Hiring a professional caregiver on your own makes you their employer. With that new role comes the responsibilities of setting up a monthly (or biweekly) payment system that includes managing withholding for Social Security, Medicare, and federal and state income tax, Lippin notes. “There can be significant financial penalties if this is not done properly,” she warns.
In addition, families looking for private caregivers will have to get worker’s compensation/disability insurance, she says. And be sure to check your homeowner’s or renter’s insurance for liability coverage. Otherwise, if a caregiver is injured or claims to be injured while on the job, you could be facing a lawsuit. You have to “make sure these policies are in place and up to date,” Lippin advises. “It can be very daunting.” However, a good home care agency will take care of this work for you. They handle payroll and withholding and also provide worker’s compensation and insurance. You still will need to make sure your loved one’s homeowner’s or renter’s insurance is up to date.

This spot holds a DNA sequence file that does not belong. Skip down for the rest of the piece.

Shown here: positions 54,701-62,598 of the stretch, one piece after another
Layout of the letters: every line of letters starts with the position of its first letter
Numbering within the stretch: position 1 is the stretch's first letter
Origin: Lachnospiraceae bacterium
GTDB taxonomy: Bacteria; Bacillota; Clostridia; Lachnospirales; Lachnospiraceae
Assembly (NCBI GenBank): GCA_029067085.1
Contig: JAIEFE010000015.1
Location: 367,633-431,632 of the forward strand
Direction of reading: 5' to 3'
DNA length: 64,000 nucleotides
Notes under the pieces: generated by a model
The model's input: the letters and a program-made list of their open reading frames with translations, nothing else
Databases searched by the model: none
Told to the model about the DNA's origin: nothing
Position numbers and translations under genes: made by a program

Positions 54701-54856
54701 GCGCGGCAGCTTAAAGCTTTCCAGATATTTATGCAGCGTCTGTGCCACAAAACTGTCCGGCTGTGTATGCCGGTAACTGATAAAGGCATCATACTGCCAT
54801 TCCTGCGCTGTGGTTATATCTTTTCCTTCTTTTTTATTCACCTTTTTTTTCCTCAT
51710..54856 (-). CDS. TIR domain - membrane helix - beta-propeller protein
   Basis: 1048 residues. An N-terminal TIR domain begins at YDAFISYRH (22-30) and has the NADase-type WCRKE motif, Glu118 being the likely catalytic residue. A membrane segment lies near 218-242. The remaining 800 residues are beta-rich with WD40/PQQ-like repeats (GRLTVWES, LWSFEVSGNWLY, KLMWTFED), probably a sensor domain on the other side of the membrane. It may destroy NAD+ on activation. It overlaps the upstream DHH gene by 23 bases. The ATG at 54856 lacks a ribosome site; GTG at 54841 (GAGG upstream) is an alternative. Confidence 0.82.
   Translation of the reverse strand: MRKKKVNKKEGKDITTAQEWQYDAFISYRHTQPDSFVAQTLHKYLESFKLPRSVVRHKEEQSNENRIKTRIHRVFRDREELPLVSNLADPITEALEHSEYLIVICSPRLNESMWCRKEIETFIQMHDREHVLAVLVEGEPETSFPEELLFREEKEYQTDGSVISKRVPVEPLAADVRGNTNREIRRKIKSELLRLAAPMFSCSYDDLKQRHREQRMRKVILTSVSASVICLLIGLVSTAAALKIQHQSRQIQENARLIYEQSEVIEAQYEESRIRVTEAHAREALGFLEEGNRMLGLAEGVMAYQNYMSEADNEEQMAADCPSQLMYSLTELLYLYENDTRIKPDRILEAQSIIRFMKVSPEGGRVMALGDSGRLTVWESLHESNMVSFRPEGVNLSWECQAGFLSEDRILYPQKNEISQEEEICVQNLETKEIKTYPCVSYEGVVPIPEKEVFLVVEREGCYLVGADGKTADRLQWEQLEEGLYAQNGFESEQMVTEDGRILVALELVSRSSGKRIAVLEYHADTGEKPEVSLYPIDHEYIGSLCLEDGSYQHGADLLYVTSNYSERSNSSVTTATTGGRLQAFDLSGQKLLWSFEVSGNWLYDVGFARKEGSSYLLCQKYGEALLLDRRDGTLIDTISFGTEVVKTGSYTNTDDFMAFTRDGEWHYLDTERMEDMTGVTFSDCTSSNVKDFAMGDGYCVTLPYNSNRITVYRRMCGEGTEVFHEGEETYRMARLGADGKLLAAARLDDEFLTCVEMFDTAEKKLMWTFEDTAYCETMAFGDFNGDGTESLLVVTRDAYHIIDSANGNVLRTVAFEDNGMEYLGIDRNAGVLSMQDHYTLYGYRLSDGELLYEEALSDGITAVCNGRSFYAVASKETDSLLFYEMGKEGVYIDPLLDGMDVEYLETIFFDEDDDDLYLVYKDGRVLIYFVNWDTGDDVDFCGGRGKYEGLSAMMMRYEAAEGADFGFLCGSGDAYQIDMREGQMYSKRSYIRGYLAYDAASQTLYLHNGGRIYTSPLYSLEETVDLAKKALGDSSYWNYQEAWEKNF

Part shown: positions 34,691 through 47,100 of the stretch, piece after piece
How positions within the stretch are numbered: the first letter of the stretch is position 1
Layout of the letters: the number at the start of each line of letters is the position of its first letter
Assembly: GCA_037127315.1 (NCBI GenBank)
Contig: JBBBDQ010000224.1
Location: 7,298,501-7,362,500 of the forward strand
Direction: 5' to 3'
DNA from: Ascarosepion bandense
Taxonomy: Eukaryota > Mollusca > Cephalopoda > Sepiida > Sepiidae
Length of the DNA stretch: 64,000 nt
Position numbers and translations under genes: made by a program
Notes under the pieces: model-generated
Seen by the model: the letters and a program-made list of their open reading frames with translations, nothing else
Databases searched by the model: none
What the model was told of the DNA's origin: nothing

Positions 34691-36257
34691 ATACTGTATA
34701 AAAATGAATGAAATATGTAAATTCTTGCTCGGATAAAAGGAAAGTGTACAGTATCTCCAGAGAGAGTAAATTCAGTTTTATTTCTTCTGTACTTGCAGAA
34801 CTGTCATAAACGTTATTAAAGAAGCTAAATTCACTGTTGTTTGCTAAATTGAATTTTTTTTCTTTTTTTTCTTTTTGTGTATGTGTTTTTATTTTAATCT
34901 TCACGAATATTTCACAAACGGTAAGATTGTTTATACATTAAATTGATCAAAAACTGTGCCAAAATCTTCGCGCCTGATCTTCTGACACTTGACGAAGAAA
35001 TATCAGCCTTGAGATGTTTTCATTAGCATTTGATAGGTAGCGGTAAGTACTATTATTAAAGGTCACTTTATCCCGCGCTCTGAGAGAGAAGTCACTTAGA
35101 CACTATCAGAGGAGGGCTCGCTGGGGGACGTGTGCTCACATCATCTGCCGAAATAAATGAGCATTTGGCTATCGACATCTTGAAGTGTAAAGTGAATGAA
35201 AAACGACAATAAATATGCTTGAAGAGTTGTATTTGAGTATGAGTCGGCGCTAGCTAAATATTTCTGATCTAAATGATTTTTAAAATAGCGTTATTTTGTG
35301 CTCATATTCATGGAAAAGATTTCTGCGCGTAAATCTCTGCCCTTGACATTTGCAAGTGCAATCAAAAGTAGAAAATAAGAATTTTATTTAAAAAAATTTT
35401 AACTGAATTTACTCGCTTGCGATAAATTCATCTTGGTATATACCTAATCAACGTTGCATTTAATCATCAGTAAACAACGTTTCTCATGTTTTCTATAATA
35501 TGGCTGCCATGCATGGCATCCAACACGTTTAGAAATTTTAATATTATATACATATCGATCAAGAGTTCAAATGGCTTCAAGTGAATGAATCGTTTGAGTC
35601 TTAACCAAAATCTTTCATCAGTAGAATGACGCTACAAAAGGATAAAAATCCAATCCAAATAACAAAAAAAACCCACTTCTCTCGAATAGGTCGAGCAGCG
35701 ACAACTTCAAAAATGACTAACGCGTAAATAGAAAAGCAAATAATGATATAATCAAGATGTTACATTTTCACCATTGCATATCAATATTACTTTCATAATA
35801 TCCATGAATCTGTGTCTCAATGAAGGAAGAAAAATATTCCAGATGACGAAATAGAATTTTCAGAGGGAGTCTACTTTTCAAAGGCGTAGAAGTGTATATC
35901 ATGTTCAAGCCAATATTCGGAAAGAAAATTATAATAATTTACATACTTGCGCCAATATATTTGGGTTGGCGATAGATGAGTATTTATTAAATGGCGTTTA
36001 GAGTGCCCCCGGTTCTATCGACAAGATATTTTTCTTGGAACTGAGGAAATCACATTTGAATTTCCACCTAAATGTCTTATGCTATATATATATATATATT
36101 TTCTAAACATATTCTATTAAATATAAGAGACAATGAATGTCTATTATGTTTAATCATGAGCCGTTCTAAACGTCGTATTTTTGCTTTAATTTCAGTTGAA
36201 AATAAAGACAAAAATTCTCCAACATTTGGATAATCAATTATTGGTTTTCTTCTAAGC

4. The Quality of Care Your Loved One Receives Might Not Meet Your Expectations
When you hire directly, the caregiver may see your loved one only as someone with a certain problem, such as cognitive decline, rather than as a well-rounded person. While they may provide adequate care, it might not be as personalized as it could be. A respected home care agency, on the other hand, will take a more customized approach to the care they provide. Look for a home care provider that specializes in your loved one’s specific care needs. [RELATED: Home Care: What It Is and How Your Loved One Can Benefit From It]